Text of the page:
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Condolence motion, The Hon Simon Crean

I join with my fellow senators in honouring the life of the Hon. Simon Findlay Crean. I convey my deep condolences to his wife, Carole; daughters, Emma and Sarah; brother, David; and his extended family; Simon’s many friends; and his incredible Labor family, including many in the chamber. I acknowledge the many fine contributions made in this condolence motion, including from Senator Wong. I don’t intend to repeat a lot of the detail of Simon’s life and his incredible contribution to this nation, other than to make a few a remarks.

Simon Crean’s legacy is one of service to the union movement, to parliament, to the people of Hotham for 23 years, to a range of business and industry organisations post politics and, of course, to our nation. Much has been said about the many ways in which Simon Crean enriched this great country. As I say, his contribution was incredibly significant.

Ten days ago I was honoured to join hundreds, perhaps more than a thousand, at the state funeral of Simon Crean at St Paul’s Cathedral in Melbourne. It was a celebration of a true giant of the Labor movement and particularly a true giant in Victoria. In the weeks since Simon’s shocked passing, he was remembered as many things—brave, a peacemaker, a widely respected Labor statesman, someone of great integrity and decency. However, as his great friend Bill Kelty reiterated in that wonderful eulogy—and it was an incredible eulogy—Simon was also very tough, and Bill Kelty particularly wanted people to know that Simon was tough, because, of course, on the surface Simon was a true gentleman. He made many friends across politics and he had a wonderful way with people. He was very kind, but, as Bill Kelty said, he was also very, very tough.

Simon’s life was cut tragically short. Of course, he was doing what he loved to do, and that was to represent this nation in one of the many loves of his life: international trade.

Simon was born in Melbourne in 1949 to parents Frank and Mary Crean, and it was inevitable with a father such as Frank Crean that Simon would follow in his father’s very large footsteps. After studying law and economics at Monash University, it wasn’t long before Simon moved into the union movement. During his time in parliament, Simon held several very key portfolios, including one close to my heart, the education portfolio, before he was elected as the deputy and eventually the leader of the federal Australian Labor Party. He served with great distinction in a variety of portfolios, as cabinet minister and, of course, as the opposition leader.

I had a bit to do with Simon when he chaired Deakin University’s Carbon Nexus. He made a really significant contribution after leaving politics. Our paths never crossed in the parliament as he resigned prior to the 2013 election. He became deeply embedded in a number of different organisations—Carbon Nexus, the Australia-Korea Business Council and the European Australian Business Council, where he continued to advocate for Australia’s trade interests on the global stage. I know Simon worked very, very hard on behalf of many Australian Korean organisations, including Hanwha Defense Australia, and he would have been overjoyed with the news that Hanwha won the tender for Land 400 phase 3. He worked very, very hard with so many companies here in Australia to advance the interests of our two countries.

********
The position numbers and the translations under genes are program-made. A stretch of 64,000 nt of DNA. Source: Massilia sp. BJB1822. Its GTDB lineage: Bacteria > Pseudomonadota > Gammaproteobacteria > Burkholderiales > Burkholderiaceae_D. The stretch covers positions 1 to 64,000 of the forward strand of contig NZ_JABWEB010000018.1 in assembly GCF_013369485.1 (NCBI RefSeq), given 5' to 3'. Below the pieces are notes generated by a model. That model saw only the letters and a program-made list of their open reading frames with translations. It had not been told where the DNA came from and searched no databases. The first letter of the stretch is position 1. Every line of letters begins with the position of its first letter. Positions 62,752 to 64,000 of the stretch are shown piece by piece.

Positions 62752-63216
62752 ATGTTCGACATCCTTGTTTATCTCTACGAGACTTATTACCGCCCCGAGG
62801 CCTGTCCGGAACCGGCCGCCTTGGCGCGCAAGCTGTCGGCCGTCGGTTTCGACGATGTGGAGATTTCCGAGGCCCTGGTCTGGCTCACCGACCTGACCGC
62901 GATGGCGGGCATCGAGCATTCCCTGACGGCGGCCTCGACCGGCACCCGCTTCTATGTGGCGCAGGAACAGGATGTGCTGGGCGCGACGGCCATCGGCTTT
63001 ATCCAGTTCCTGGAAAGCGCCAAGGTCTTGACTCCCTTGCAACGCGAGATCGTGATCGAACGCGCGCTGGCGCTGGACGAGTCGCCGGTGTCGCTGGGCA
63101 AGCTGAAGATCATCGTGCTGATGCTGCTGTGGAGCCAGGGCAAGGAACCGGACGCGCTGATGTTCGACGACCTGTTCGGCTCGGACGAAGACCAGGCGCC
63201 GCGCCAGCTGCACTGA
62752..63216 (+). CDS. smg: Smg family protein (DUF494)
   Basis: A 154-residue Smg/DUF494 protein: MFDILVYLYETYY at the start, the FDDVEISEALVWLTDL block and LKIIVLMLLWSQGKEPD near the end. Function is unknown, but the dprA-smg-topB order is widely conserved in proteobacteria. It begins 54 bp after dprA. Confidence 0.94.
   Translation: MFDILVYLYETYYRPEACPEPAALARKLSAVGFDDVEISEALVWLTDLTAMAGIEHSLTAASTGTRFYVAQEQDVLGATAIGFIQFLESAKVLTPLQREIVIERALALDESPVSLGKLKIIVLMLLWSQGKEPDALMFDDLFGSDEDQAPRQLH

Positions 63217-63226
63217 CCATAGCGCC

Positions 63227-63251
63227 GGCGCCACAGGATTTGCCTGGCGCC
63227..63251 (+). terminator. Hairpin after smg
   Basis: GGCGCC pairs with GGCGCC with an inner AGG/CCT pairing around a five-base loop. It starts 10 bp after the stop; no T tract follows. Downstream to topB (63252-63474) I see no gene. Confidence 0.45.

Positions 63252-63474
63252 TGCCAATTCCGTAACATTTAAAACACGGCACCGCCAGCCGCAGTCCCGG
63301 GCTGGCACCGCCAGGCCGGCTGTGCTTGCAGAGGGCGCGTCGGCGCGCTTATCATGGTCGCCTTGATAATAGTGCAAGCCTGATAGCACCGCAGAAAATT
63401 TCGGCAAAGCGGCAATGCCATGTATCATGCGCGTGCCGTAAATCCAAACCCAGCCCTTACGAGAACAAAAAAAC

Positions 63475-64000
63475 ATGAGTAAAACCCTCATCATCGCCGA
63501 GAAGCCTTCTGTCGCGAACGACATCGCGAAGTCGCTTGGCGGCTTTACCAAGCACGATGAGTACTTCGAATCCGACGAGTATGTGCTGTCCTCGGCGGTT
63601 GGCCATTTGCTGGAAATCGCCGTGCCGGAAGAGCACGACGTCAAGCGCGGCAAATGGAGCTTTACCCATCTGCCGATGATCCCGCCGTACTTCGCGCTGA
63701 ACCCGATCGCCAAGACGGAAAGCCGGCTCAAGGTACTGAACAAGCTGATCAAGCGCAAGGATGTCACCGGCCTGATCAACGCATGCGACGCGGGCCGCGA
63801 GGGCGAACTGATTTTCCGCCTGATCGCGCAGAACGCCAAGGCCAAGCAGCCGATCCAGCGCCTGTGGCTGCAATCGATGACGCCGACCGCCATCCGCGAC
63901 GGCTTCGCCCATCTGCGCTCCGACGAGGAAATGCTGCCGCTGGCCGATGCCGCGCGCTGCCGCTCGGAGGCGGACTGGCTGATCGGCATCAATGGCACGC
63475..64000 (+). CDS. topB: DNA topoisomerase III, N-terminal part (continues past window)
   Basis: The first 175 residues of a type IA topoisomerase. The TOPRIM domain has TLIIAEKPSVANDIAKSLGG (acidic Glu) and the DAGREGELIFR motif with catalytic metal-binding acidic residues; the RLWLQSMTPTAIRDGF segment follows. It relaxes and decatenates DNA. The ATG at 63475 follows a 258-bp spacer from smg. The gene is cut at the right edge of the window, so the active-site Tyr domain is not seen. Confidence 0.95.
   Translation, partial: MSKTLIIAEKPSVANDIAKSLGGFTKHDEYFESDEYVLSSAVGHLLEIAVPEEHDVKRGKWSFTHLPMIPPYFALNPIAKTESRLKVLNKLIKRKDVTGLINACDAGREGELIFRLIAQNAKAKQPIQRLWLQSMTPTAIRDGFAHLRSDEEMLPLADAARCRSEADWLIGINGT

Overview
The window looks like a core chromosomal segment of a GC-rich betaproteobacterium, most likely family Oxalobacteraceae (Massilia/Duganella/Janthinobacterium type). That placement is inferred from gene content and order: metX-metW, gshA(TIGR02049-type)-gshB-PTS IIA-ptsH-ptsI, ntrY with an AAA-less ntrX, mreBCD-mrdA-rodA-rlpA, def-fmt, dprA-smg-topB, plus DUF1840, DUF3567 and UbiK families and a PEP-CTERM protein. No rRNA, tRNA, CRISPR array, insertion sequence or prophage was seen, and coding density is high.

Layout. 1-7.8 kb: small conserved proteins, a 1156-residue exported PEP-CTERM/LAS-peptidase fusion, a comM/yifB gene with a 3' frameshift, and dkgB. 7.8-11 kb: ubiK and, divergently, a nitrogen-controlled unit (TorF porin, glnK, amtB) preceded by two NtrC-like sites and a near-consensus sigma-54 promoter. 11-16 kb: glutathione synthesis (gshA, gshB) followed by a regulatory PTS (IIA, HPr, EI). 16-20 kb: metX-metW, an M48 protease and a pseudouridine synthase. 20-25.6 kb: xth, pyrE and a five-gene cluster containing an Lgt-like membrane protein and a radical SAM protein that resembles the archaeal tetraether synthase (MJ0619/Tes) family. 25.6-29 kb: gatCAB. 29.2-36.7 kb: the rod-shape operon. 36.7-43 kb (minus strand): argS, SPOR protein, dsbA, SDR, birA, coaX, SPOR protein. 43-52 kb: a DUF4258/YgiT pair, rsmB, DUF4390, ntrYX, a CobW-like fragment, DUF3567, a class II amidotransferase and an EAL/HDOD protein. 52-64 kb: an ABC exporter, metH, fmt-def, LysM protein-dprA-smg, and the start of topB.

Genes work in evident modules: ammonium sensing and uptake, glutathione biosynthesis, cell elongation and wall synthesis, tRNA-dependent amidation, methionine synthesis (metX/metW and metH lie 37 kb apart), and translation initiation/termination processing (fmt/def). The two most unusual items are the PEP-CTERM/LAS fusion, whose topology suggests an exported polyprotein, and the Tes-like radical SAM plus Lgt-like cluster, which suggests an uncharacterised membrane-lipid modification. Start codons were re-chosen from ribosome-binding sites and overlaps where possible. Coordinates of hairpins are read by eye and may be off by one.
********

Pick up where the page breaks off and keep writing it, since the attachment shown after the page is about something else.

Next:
We didn’t always see eye to eye. I was an ardent Geelong Cats fan, and I think I might have encouraged him to swap teams at one point, because he spent quite a bit of time in Geelong in his role as chair of Carbon Nexus, but he was very much a dedicated, one-eyed supporter of the North Melbourne Football Club.

I saw Simon just before last Christmas, in a restaurant in Melbourne. He was at an adjoining table with a group of colleagues and friends, and we just sort of waved and had a quick hello. He was absolutely full of life. He was cheery. He was energetic. He was dynamic. He was commanding the presence of all around him. I don’t think it mattered where he was in his life; he commanded a great presence from all around him.

It was wonderful at his funeral to learn about his love of travel, his love of learning about every part of this world, but of course his love of travel with his beloved wife, Carole. Again, I convey my deep condolences to Carole and his children and his family. Vale, Simon Crean. Thank you for your service. May you rest in peace.

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